Missing: Dead or Alive? review: A mixed bag of diverse true crime cases

Netflix’s true crime docuseries, Missing: Dead or Alive? follows Missing Persons Investigators as they run against time to track down and often save people from terrible outcomes.

Warning: This article contains heavy spoilers


Members of the Richland County Sheriff’s Department Missing Persons Unit in Columbia, South Carolina run against the clock to track down missing persons and if possible, save them before a tragedy befalls upon them.

The first case sees the police search the home of missing person Lorraine M. Garcia, finding details that seem concerning. As the investigations move forward, Lorraine’s ex-military son Tony is encircled as the prime suspect, but another piece of evidence leads them to a totally different conclusion.

The second case concerns 10-year-old Amirah Watson, who has been reported missing along with her mother amid a custody battle. Investigator JP Smith takes the lead and digs into the relatives of the mother who’s gone off-grid with the daughter.

The third case follows the investigators looking into the missing of David Taylor, who disappeared under most suspicious circumstances. As the investigations move forward, the investigators and the family of the missing person are all in for a tragic discovery.

The final case concerns teenage Sierra Stevens, whose disappearance after a movie night has the police concerned if she has fallen prey to sex trafficking, or worse, but as the investigations unravel the case further, a more positive conclusion gives everyone involved a breath of relief.


One of the clear standouts of Missing: Dead or Alive? is the range of different cases that it explores, which helps lend a variety to the docuseries.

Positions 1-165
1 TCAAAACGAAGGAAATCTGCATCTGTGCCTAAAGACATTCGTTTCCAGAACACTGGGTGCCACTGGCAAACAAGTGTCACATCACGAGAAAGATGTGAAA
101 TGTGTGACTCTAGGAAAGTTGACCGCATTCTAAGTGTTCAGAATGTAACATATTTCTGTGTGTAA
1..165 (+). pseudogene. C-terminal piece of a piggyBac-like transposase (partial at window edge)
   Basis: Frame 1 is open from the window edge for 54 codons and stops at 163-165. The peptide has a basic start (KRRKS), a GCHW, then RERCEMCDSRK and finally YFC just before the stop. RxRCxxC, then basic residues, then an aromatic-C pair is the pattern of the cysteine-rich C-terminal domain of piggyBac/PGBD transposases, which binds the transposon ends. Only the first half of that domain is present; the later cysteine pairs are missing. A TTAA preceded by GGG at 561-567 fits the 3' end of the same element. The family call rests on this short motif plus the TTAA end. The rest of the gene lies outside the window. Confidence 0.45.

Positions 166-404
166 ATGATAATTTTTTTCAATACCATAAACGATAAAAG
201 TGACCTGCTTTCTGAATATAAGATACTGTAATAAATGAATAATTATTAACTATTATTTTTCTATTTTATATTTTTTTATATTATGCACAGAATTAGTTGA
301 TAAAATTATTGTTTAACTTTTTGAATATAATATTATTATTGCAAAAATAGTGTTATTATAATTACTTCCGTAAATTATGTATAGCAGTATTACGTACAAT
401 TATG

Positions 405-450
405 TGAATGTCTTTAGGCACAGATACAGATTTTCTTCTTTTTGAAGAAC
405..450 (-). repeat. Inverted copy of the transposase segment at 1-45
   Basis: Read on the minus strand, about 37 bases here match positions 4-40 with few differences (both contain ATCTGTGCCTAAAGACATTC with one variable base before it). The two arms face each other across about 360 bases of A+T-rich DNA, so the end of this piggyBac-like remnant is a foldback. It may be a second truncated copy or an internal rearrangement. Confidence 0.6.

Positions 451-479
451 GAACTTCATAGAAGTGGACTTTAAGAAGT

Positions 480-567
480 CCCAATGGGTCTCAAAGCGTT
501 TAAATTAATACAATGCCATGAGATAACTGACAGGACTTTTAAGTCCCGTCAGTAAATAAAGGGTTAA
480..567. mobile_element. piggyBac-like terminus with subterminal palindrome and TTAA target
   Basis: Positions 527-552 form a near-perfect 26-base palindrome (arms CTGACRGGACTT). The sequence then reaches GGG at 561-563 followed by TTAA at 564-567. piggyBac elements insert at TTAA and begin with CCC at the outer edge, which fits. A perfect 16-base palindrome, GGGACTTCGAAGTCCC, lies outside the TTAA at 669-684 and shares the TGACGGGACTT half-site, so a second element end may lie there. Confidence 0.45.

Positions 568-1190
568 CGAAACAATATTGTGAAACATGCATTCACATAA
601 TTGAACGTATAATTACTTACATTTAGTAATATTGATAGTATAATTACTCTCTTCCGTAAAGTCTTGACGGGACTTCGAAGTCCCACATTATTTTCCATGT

The conclusions to each case are also different from each other and that also keeps things rather interesting, managing to surprise once or twice.

As is the case with most true crime offerings, real-life cases are shown with an unnecessary creative choice of dramatization and kitschy renditions of real events. Fortunately, that’s not the case here and the Netflix docuseries keeps things straightforward for the most part.


The way the stories are structured is a bit weird where each episode ends on a cliffhanger, and the conclusion arrives at the start of the subsequent episode.

Sometimes the focus shifts to the investigators and that’s where the show tends to lose its footing, while it can explore even more facets of the lives of all those who surround the victim.

Despite the intrigue and the dread that the cases inspire, the way the docuseries tells these stories is very drab and uninspired.


Though covering a diverse set of missing cases, Netflix’s docuseries Missing: Dead or Alive? is a bit of a letdown of a true crime project, with its content presented in a rather stale and uninspired manner, not to mention a biting lack of originality.

Missing: Dead or Alive?
Missing: Dead or Alive? review: A mixed bag of diverse true crime cases 1

Director: Alexander Irvine-Cox

Date Created: 2023-05-10 12:30

Editor's Rating:

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